Polarizable Empirical Force Field for the Primary and Secondary Alcohol Series Based on the Classical Drude Model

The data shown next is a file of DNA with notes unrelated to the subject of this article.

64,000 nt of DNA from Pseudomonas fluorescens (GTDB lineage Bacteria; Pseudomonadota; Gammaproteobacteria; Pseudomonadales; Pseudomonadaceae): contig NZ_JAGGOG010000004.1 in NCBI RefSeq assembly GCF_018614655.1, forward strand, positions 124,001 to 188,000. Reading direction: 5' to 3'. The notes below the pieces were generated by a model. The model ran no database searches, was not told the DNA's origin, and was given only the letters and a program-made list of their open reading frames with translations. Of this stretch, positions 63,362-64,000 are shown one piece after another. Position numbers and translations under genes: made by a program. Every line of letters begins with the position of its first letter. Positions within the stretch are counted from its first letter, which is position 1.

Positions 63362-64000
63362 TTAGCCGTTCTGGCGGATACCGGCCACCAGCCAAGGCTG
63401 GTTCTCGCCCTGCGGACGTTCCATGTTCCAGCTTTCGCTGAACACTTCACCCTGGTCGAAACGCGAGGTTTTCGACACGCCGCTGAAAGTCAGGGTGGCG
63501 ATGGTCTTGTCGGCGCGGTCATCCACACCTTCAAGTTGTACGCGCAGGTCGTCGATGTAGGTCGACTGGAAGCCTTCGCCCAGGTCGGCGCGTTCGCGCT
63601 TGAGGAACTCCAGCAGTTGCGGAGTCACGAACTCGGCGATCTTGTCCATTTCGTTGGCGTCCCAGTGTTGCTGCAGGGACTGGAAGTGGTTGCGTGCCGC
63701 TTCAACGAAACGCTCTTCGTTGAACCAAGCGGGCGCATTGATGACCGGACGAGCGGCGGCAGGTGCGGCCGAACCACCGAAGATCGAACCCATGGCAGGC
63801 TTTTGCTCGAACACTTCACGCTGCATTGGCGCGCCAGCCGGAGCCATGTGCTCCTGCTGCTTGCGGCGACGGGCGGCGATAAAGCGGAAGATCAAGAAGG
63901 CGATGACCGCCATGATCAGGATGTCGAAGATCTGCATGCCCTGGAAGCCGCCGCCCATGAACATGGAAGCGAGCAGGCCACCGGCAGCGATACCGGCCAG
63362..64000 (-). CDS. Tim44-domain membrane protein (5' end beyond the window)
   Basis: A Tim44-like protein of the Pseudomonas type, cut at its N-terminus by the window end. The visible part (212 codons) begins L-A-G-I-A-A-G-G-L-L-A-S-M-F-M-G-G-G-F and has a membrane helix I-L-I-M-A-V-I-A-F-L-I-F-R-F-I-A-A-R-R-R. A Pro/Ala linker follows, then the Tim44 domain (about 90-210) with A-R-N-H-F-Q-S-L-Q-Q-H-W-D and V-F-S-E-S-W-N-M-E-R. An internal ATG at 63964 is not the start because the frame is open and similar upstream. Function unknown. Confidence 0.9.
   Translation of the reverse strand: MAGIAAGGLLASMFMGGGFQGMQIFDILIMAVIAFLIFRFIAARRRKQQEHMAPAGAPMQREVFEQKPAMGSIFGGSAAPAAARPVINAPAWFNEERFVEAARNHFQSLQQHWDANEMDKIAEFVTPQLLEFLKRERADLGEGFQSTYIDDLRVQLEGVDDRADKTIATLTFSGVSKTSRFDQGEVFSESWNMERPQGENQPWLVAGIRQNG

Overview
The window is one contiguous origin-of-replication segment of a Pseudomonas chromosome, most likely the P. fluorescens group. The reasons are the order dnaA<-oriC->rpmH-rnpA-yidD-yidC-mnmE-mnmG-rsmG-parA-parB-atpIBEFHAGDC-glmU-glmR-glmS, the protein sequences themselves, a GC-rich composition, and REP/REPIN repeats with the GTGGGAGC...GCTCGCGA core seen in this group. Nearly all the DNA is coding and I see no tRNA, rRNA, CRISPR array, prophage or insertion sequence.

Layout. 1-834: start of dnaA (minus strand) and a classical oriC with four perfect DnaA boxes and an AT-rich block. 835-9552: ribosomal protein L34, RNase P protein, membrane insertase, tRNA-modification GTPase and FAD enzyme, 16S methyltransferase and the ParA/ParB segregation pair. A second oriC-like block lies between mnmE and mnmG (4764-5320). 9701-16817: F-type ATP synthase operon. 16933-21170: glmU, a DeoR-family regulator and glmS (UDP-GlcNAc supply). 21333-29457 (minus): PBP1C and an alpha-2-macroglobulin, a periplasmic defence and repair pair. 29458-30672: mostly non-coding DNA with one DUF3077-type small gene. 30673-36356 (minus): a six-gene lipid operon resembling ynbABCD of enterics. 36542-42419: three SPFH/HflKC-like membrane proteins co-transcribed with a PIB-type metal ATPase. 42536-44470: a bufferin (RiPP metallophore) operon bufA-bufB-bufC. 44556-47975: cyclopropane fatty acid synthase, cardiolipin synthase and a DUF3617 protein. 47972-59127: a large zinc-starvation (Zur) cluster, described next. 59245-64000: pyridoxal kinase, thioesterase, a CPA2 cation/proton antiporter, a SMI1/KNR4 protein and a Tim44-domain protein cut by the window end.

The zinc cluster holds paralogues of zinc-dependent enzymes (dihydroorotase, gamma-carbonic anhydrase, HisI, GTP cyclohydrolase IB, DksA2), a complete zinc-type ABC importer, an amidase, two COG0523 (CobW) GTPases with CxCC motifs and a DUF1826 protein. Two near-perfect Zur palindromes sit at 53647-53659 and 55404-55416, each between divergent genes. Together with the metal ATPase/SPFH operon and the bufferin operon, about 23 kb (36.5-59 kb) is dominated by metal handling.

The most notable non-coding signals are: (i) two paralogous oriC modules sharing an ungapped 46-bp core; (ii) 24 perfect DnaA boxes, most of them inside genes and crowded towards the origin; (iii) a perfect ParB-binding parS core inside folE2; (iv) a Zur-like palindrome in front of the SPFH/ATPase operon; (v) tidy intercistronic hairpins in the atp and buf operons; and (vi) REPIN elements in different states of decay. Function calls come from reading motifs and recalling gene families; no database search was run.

A polarizable empirical force field based on the classical Drude oscillator has been developed for the aliphatic alcohol series. The model is optimized with an emphasis on condensed-phase properties and is validated against a variety of experimental data. Transferability of the developed parameters is emphasized by the use of a single electrostatic model for the hydroxyl group throughout the alcohol series. Aliphatic moiety parameters were transferred from the polarizable alkane parameter set, with only the Lennard-Jones parameters on the carbon in methanol optimized. The developed model yields good agreement with pure solvent properties with the exception of the heats of vaporization of 1-propanol and 1-butanol, which are underestimated by approximately 6%; special LJ parameters for the oxygen in these two molecules that correct for this limitation are presented. Accurate treatment of the free energies of aqueous solvation required the use of atom-type specific Oalcohol?Owater LJ interaction terms, with specific terms used for the primary and secondary alcohols. With respect to gas-phase properties the polarizable model overestimates experimental dipole moments and quantum mechanical interaction energies with water by approximately 10 and 8%, respectively, a significant improvement over 44 and 46% overestimations of the corresponding properties in the CHARMM22 fixed-charge additive model. Comparison of structural properties of the polarizable and additive models for the pure solvents and in aqueous solution shows significant differences indicating atomic details of intermolecular interactions to be sensitive to the applied force field. The polarizable model predicts pure solvent and aqueous phase dipole moment distributions for ethanol centered at 2.4 and 2.7 D, respectively, a significant increase over the gas-phase value of 1.8 D, whereas in a solvent of lower polarity, benzene, a value of 1.9 is obtained. The ability of the polarizable model to yield changes in the dipole moment as well as the reproduction of a range of condensed-phase properties indicates its utility in the study of the properties of alcohols in a variety of condensed-phase environments as well as representing an important step in the development of a comprehensive force field for biological molecules.